Ok, I'm not squeamish about slugs, and we did have our share in my old hometown of Spokane. One time, in removing an old wooden deck, my daughter and I found a clutch of clear round eggs that looked like fish eggs. Not knowing what they were, we put them in a jar and sent them to school with her since the class was studying composting and the garden life cycle. Guess what they became?
That's right, slugs. I'm happy to say that true to Patch blogger Laile di Silvestro's advice, we tossed the diminutive slugs into the compost bins so they could happily munch away and do some good.
But I'm also not afraid to admit that the Western version of this terrestrial mollusk and unliked garden pest is more impressive and widespread than it is in semi-arid Eastern Washington.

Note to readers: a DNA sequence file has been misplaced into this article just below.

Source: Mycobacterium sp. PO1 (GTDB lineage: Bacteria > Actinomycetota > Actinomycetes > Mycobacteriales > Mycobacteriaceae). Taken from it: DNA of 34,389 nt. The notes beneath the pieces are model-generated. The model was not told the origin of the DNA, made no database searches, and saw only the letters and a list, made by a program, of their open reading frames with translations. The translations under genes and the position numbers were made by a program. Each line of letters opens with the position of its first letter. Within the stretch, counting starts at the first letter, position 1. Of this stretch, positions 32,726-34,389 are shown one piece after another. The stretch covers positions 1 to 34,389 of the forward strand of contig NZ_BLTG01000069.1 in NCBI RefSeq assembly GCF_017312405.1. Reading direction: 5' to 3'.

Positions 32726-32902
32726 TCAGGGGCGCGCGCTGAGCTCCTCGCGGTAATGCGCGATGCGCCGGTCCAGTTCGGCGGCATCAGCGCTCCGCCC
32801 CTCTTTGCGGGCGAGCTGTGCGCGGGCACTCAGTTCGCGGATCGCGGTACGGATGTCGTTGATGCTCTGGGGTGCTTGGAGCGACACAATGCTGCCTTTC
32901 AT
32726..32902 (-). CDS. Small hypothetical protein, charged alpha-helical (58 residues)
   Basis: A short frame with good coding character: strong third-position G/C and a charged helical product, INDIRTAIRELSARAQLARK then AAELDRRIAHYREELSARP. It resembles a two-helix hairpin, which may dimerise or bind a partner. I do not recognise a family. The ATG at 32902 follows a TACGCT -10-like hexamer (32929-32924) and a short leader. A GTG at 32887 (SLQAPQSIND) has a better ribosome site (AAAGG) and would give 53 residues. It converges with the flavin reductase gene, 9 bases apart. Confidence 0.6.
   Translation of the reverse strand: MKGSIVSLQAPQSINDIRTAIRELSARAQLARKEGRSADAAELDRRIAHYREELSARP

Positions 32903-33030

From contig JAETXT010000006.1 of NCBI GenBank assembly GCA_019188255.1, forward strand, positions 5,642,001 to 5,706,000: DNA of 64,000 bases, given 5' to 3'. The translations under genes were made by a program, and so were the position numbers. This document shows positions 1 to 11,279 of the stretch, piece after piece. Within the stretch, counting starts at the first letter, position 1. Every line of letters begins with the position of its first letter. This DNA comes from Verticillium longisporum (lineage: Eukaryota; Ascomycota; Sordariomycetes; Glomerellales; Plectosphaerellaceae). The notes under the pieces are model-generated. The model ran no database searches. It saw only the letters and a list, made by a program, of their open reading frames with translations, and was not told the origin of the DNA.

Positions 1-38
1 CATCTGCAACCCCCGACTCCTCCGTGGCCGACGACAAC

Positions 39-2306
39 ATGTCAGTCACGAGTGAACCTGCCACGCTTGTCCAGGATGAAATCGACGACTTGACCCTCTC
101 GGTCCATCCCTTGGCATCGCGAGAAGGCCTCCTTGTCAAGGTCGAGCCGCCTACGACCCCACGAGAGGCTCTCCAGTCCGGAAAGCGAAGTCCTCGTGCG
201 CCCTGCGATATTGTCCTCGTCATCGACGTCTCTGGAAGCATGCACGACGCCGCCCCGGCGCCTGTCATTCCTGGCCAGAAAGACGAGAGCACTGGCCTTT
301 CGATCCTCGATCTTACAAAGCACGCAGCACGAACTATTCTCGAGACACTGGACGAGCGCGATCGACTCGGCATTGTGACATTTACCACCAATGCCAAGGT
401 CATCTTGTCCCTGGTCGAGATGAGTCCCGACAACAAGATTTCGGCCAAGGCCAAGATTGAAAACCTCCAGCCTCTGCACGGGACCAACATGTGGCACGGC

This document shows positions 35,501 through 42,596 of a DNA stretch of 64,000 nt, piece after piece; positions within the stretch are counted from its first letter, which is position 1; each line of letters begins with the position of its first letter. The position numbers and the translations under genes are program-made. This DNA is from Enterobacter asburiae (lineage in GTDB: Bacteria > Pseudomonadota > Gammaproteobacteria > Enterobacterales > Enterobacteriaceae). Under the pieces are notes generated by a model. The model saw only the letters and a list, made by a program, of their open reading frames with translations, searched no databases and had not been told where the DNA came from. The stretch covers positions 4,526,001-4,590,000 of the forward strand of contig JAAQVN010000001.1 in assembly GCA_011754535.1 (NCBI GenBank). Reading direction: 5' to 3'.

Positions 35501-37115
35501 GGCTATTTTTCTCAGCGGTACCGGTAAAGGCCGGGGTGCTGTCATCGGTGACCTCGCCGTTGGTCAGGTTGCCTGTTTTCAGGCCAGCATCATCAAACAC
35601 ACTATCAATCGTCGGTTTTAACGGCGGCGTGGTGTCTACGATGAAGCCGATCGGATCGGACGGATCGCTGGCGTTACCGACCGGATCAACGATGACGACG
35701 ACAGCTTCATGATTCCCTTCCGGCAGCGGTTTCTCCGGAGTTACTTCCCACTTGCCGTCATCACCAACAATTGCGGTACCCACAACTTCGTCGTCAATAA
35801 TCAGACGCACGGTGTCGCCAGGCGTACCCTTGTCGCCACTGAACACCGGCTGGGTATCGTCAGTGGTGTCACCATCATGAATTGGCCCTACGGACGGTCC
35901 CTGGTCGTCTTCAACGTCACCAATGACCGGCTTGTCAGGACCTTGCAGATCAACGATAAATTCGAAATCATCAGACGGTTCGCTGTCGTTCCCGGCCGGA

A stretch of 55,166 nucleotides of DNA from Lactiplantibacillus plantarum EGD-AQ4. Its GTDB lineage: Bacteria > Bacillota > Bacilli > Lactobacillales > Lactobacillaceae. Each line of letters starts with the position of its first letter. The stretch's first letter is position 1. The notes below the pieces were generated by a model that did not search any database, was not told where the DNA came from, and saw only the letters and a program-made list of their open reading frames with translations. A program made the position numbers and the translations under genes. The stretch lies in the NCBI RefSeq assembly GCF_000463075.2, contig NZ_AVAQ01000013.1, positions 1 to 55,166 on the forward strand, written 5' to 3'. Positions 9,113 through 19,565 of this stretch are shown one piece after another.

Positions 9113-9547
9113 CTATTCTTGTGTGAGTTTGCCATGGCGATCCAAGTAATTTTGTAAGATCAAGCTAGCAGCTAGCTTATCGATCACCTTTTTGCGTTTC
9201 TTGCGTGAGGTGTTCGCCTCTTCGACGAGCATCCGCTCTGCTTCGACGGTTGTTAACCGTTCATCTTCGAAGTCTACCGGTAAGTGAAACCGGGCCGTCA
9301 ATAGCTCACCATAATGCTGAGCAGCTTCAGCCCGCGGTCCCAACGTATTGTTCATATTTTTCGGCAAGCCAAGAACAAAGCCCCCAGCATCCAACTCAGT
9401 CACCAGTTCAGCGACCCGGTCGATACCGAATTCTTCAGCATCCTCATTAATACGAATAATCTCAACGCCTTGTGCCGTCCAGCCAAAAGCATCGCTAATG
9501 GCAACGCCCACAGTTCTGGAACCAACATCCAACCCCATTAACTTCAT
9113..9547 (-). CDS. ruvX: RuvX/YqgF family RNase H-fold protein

This month, I've seen a slug making its slimy way down the side of my deck (on the second floor of the building, mind you) and just last evening, I noticed this interesting specimen just outside my door.
With the wet spring, and it being early in the year, I wonder just how big this fella' or gal might get.
Are you like me, taking pictures of the big ones, or measuring the gigantic slugs? Maybe 5 inches--as I suspect this slug is when fully stretched out--isn't so big compared with what you've seen.
If you want more slug control advice and are in the Issaquah area Saturday, June 16, don't miss at The Grange.
In the meantime, please tell us, what's your biggest slug encounter, and while we're at it, what's your favorite method of control? Ducks? Coffee? Eggshells? Something we don't know about yet but need desperately?
Jeanne Gustafson is the Local Editor of Sammamish-Issaquah Patch.